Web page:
Defendant next argues one of his convictions must be vacated as both are based upon the same act. We disagree. A person commits burglary when without authority he knowingly enters a building with the intent to commit a felony or theft. (Ill. Rev. Stat. 1985, ch. 38, par. 19 — 1.) Defendant was also convicted of forgery under section 17 — 3 of the Criminal Code of 1961, when, with the intent to defraud the Eagle Store, he knowingly presented a check dated July 23, 1987, which was capable of defrauding Brockhouse. Ill. Rev. Stat. 1985, ch. 38, par. 17 — 3(2).

Multiple convictions must be vacated in two instances: when they are based upon the same physical act, or when one is an included offense of the other. (People v. King (1977), 66 Ill. 2d 551, 363 N.E.2d 838, cert. denied (1977), 434 U.S. 894, 54 L. Ed. 2d 181, 98 S. Ct. 273; People v. Wieland (1984), 123 Ill. App. 3d 576, 462 N.E.2d *10291256.) In King, the supreme court stated:

“We, therefore, reject the ‘independent motivation’ test as a standard for determining whether multiple convictions and concurrent sentences are permissible. Our rejection of this test is limited solely to concurrent sentences.
*** Prejudice, with regard to multiple acts, exists only when the defendant is convicted of more than one offense, some of which are, by definition, lesser included offenses. *** ‘Act,’ when used in this sense, is intended to mean any overt or outward manifestation which will support a different offense. We hold, therefore, that when more than one offense arises from a series of incidental or closely related acts and the offenses are not, by definition, lesser included offenses, convictions with concurrent sentences can be entered.” King, 66 Ill. 2d at 566, 363 N.E.2d at 844-45.

Applying the King test, the offenses of burglary and forgery are based on separate acts, each requiring proof of a different element. The convictions of both with concurrent sentences were proper.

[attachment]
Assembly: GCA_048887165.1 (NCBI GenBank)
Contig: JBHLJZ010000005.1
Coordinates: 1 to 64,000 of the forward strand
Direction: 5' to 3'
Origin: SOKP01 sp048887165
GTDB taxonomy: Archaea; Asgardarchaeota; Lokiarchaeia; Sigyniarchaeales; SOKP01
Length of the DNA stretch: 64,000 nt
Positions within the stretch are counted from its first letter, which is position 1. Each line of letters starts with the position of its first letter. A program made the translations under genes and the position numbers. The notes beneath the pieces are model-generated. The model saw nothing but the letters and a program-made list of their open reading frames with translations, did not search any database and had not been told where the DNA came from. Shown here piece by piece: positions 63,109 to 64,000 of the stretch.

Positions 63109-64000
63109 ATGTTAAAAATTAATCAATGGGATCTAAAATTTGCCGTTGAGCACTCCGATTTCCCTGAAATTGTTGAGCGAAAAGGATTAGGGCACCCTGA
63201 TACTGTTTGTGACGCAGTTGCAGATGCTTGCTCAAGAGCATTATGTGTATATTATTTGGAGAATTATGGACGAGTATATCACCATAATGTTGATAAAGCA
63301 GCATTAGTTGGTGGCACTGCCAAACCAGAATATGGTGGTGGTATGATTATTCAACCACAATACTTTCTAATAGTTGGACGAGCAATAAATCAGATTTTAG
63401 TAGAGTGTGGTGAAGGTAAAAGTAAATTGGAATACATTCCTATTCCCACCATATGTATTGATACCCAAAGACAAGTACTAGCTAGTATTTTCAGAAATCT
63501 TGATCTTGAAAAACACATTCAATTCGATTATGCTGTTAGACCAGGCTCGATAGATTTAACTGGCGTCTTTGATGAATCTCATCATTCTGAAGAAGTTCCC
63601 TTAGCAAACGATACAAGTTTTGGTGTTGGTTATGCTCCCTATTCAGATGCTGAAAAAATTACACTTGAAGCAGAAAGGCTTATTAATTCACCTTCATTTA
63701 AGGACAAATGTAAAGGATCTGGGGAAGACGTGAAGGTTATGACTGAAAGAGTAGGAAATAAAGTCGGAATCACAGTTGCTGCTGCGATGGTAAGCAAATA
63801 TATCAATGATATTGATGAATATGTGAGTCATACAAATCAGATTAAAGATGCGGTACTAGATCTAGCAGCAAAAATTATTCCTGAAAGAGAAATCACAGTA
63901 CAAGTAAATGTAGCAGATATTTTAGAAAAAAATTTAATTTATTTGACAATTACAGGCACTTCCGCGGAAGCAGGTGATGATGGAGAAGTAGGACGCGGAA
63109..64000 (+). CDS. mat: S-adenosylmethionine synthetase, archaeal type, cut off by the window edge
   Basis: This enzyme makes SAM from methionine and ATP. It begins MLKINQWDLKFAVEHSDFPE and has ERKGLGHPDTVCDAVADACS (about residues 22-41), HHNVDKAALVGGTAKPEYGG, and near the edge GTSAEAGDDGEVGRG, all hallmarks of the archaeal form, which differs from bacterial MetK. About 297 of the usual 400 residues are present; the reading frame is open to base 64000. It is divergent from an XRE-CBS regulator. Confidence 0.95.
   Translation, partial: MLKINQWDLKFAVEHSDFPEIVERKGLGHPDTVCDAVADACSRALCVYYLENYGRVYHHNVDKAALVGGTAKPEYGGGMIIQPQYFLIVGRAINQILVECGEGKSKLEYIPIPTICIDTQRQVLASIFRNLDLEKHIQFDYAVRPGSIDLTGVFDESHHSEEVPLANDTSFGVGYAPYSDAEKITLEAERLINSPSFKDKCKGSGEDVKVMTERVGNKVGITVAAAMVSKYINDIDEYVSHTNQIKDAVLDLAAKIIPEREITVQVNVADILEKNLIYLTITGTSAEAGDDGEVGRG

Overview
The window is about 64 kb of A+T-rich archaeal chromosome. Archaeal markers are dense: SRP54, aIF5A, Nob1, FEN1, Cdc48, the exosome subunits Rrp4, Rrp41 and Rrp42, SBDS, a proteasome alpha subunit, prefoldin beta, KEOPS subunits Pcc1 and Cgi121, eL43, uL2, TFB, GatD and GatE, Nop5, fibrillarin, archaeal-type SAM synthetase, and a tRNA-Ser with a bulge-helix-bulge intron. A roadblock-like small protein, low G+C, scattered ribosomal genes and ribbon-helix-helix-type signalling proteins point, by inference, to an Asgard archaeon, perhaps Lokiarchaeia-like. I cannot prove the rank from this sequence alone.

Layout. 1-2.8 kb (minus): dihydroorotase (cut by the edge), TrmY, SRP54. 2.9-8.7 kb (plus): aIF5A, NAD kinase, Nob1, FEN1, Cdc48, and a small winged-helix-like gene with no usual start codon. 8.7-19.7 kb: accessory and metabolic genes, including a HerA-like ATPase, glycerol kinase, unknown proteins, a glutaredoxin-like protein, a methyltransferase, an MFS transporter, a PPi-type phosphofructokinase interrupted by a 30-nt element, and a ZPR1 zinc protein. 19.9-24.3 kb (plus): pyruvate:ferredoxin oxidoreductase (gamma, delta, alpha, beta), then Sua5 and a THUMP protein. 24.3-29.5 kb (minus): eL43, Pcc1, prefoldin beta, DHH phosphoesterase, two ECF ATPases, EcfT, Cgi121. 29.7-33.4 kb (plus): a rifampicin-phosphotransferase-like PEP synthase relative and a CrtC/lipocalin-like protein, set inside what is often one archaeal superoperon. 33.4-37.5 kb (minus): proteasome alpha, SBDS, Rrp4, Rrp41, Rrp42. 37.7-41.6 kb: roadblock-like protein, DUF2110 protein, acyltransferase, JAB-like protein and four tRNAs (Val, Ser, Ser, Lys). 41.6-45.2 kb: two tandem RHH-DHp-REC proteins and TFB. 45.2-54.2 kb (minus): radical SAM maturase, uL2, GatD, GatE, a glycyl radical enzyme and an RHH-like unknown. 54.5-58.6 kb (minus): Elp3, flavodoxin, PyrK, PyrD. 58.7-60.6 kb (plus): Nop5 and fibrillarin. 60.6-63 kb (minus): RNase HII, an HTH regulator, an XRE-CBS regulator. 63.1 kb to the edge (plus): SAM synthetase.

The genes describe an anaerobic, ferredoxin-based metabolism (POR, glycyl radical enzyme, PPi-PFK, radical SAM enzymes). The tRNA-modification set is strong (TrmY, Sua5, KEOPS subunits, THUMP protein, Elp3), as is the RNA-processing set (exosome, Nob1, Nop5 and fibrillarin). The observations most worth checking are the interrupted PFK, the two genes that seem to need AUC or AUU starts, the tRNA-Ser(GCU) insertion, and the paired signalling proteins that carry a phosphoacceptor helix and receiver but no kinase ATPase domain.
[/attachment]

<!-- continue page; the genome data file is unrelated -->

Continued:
Next, defendant argues the trial court erred in refusing to allow him to present evidence of pending traffic offenses. Defendant requested the court take judicial notice of the pending traffic offenses. However, he did not provide any authenticated copy of charges pending against him. He argues the trial court’s failure to take judicial notice of the pending offenses denied him the right to present an explanation of his flight. Defendant may testify about his reason for fleeing from the scene of an offense. (People v. Montgomery (1973), 16 Ill. App. 3d 127, 305 N.E.2d 627.) However, a defendant’s explanation of his reason for leaving the scene of an offense or evidence indicating an innocent reason must be competent. Here, defendant did not testify. Defense counsel sought to argue that defendant ran because of the traffic offenses. Any argument of that nature would have been speculative. Therefore, no error occurred.

Defendant next argues the trial court erred in giving a limiting instruction to the jury on the use of other crimes evidence. Defendant agreed that the instruction given during trial immediately after Brockhouse’s testimony about the first check cashed at the Eagle Store was proper. However, during the instruction conference, he objected to a limiting instruction proposed by the State. The court properly exercised its supervisory authority over the trial in giving this instruction. The jury had been told it would hear the instruction again and the instruction did not prejudice the defendant. People v. Chrisos (1986), 151 Ill. App. 3d 142, 502 N.E.2d 1158.

*1030For the above reasons, we affirm defendant’s convictions and sentences for burglary and forgery.


GREEN, P.J., and KNECHT, J., concur.